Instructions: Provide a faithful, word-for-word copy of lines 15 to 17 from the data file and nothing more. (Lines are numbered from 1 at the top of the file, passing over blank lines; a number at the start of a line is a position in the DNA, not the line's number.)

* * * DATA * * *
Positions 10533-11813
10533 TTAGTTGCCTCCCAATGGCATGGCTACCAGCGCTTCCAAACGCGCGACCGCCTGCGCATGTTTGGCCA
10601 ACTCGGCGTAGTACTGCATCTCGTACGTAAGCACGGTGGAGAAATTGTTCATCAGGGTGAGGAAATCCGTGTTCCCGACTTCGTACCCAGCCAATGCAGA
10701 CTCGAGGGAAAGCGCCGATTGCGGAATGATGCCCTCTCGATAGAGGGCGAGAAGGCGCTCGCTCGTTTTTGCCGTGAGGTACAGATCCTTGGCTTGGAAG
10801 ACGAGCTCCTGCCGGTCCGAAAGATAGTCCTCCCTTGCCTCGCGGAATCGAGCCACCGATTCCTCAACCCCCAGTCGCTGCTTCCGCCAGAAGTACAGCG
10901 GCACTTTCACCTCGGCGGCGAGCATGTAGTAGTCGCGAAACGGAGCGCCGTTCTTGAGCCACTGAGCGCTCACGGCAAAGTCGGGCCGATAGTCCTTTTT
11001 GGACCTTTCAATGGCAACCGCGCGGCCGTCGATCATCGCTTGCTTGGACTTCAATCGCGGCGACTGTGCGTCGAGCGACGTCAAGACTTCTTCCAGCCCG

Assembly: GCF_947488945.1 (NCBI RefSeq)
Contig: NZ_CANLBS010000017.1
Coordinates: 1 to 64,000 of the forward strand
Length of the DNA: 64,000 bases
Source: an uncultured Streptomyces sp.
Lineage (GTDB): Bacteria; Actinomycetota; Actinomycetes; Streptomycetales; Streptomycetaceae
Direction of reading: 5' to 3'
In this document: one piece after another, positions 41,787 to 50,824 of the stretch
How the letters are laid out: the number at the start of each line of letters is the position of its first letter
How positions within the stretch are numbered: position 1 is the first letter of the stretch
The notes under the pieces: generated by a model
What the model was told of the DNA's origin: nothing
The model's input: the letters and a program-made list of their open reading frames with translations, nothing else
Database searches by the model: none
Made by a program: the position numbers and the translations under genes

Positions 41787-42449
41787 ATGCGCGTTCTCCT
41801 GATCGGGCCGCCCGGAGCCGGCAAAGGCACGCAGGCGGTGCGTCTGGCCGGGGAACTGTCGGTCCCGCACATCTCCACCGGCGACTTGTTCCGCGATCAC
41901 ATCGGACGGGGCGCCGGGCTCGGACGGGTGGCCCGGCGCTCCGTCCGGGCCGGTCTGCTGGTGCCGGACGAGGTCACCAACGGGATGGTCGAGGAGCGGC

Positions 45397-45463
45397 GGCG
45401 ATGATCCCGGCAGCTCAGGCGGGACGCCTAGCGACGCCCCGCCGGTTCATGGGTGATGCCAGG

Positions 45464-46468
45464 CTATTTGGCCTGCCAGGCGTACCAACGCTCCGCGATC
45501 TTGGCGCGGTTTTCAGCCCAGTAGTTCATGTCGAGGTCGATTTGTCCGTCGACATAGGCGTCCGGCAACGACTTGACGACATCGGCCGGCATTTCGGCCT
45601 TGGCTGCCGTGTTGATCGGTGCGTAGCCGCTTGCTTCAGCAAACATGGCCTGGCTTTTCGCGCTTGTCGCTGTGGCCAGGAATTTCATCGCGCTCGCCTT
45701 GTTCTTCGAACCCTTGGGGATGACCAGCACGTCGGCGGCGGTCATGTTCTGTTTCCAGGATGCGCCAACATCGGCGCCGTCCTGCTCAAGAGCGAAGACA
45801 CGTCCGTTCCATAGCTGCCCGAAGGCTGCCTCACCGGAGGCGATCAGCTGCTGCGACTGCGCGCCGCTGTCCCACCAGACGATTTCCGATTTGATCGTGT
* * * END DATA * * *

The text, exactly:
In this document: one piece after another, positions 41,787 to 50,824 of the stretch
How the letters are laid out: the number at the start of each line of letters is the position of its first letter
How positions within the stretch are numbered: position 1 is the first letter of the stretch